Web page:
Night of the Living Dead is arguably the horror film that redefined the zombie genre and created what we know today as zombie films. Prior to Night of the Living Dead most zombie films had focused on voodoo and Haitain curses and mind-control as devices to control other humans, but George A. Romero’s Night of the Living Dead brought the dead crawling and groaning from their graves.
George A. Romero made Night of the Living Dead on a low-budget ($114,000) and wasn’t in a position to use much of it to get a unique soundtrack composed. Instead, he turned to music libraries in order to procure sound-effects and musical pieces to make up the score for the movie.
Throughout the 1950s and 1960s it wasn’t uncommon for film directors and producers to buy sound-effects and compositions from the many music libraries that existed at the time – with many musical pieces being used in many different films.
Romero spent $1500 on effects and cues from the Capitol Production Music library, which was the production music library of Capitol Records. Producer, Karl Hardman, said in an interview, “that the music came from the extensive film music library of WRS Studio. Much of what was used in the film was purchased from the library of Capitol Records“.
According to WRS, “We chose a selection of music for each of the various scenes and then George made the final selections. We then took those selections and augmented them electronically”.
The stock music that was taken from the libraries and used in the film included tracks and compositions by the likes of Richard Lococo, Philip Green, Geordie Hormel, William Loose, Jack Meakin and Spencer Moore – many of the tracks used in Night of the Living Dead were composed a decade before they were chosen for selection for use in the film.
The soundtrack for Night of the Living Dead has been the subject of a few releases. The first release came in 1982 and an album collecting the various music and dialogue cues was released by Varèse Sarabande Records, which is a US record label who specialize in film scores and soundtracks, with distribution by Universal Music Group.
You can see the see artwork for this release by Varèse Sarabande Records at the top of this page, and the track listing for the release can be see below:
A1 Driveway To The Cemetary (Main Title) – Spencer Moore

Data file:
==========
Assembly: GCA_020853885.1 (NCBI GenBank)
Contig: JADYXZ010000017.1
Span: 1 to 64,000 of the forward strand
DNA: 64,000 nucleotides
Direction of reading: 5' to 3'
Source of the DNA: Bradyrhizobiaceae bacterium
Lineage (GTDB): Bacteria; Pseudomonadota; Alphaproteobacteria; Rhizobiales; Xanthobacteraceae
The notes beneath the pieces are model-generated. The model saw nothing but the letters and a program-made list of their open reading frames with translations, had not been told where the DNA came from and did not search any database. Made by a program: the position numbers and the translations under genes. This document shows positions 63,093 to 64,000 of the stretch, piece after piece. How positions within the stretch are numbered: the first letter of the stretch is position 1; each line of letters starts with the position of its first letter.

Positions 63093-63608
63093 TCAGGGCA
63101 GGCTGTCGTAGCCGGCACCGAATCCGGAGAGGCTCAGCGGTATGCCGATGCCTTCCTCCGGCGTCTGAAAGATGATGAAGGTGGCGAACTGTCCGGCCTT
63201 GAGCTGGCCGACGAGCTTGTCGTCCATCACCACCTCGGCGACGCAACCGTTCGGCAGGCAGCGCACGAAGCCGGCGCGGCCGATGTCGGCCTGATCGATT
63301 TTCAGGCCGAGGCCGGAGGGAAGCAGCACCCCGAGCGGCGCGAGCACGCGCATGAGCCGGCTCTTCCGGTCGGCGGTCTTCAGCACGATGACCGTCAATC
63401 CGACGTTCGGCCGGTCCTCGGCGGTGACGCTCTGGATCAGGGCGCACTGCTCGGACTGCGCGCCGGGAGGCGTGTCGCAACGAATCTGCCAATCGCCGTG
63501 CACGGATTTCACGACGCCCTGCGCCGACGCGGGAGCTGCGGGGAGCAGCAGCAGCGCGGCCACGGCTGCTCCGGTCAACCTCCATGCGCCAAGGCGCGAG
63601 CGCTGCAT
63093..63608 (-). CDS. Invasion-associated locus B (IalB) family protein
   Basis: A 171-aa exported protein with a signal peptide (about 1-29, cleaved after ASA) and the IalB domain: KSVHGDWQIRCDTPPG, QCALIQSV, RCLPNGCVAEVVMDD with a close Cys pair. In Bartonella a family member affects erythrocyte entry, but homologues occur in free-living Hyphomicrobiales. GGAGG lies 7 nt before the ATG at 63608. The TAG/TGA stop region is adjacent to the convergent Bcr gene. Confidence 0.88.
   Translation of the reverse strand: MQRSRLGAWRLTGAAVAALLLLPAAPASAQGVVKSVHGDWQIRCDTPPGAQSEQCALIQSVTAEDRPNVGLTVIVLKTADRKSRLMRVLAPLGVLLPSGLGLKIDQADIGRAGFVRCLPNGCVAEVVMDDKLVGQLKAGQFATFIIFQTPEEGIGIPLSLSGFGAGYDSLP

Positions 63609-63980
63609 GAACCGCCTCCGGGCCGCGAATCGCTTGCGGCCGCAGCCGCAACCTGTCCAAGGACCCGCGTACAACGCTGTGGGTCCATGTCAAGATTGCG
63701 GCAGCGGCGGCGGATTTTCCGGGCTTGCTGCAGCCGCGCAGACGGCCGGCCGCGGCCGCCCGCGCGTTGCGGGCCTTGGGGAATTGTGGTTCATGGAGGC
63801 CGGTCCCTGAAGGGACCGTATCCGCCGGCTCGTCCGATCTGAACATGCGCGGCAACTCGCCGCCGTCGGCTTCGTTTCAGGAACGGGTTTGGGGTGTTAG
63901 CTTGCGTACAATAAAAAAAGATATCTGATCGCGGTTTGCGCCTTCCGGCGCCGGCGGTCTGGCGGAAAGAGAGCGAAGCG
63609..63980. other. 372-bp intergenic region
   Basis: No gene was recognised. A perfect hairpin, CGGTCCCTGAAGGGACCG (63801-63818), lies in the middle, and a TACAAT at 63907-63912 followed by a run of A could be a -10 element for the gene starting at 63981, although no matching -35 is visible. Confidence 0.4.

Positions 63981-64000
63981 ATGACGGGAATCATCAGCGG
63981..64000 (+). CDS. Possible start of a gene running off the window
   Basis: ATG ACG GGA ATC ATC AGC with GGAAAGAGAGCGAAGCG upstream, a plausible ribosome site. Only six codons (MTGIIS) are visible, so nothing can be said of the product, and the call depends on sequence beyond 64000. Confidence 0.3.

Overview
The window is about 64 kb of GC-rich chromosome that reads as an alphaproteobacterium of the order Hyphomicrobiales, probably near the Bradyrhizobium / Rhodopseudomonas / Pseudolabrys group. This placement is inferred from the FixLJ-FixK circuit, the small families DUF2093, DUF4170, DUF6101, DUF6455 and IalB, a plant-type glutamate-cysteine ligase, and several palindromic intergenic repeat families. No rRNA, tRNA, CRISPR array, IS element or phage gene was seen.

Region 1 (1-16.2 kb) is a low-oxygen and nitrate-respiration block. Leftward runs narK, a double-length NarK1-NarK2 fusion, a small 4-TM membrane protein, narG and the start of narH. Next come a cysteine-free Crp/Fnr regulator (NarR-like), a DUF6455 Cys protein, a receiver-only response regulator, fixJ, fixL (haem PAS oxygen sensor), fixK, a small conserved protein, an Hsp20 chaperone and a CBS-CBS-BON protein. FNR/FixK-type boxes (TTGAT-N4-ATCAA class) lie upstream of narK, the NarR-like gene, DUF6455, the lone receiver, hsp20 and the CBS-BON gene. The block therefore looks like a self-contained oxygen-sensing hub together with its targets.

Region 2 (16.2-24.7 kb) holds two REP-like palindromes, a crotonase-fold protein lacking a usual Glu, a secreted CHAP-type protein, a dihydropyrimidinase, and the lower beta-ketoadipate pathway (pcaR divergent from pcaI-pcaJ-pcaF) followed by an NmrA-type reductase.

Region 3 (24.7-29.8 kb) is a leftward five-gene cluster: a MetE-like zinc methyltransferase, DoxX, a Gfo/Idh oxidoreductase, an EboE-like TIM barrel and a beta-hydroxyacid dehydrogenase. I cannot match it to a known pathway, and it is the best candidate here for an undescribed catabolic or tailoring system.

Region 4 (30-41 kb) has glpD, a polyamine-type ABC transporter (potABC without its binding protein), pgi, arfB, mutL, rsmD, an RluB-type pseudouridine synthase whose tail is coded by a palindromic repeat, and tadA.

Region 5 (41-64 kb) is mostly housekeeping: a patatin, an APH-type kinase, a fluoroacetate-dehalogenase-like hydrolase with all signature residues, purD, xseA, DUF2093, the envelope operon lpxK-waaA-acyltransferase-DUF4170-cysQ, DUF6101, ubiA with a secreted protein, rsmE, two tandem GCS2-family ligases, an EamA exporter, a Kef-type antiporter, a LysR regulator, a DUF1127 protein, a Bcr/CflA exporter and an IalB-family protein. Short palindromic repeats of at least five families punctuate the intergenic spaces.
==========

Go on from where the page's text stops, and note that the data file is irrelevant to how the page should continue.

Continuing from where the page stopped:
A2 At The Gravesite/Flight/Refuge – William Loose / Seely
A3 Farmhouse/First Approach – George Hormel
A4 Ghoulash (J.R.’s Demise) – Ib Glindemann
A5 Boarding Up – George Hormel / William Loose / Seely* / Ib Glindemann
A6 First Radio Report/Torch On The Porch – Philip Green / George Hormel
A7 Boarding Up 2/Discovery: Gun N’ Ammo – George Hormel
A8 Cleaning House – Spencer Moore
B1 First Advance – Ib Glindemann
B2 Discovery Of TV/Preparing To Escape/Tom & Judy – George Hormel / Jack Meakin
B3 Attempted Escape – George Hormel
B4 Truck On Fire/Ben Attacks Harry/Leg Of Leg – George Hormel
B5 Beat ‘Em Or Burn ‘Em/Final Advance – George Hormel
B6 Helen’s Death/Dawn/Posse In The Fields/Ben Awakes – Spencer Moore
B7 O.K. Vince/Funeral Pyre (End Title) – Spencer Moore
This 1982 release of the soundtrack by Varèse Sarabande Records also included a great letter written by George A. Romero that was featured on the back of the album sleeve, which you can see below (we have also pasted the actual text under the image as it is hard to read from the photo).
George A. Romero’s letter about the soundtrack for Night of the Living Dead:
A Note From The Director
All of us who were involved in the production of NIGHT OF THE LIVING DEAD thought of ourselves, then and now, as total filmmakers. We all took turns loading magazines, gaffing, gathering and making props, shooting, recording, editing. We were all involved in the total process. Frustrating for us all was that none among us could write or play music, not that our budget would have allowed for a recording session, but I’m sure we would have tried had any of us the talents to make the try worthwhile.
So, Karl Hardman and the Capitol Hi-Q Library to the rescue. Karl’s production company had the library discs in house and he began to make preliminary picks. We listened and were delighted with the music. This was the real article. The scoring heard in nightmares conjured by yesterday’s matinees. If the boogie man had a ghetto-blaster, this was the stuff he’d boogie to.
Karl gets the credit for picking the takes and I got the fun of gluing them onto the film. And for a non-musician, the closest thing to composing a score is working a good set of library tracks into your picture.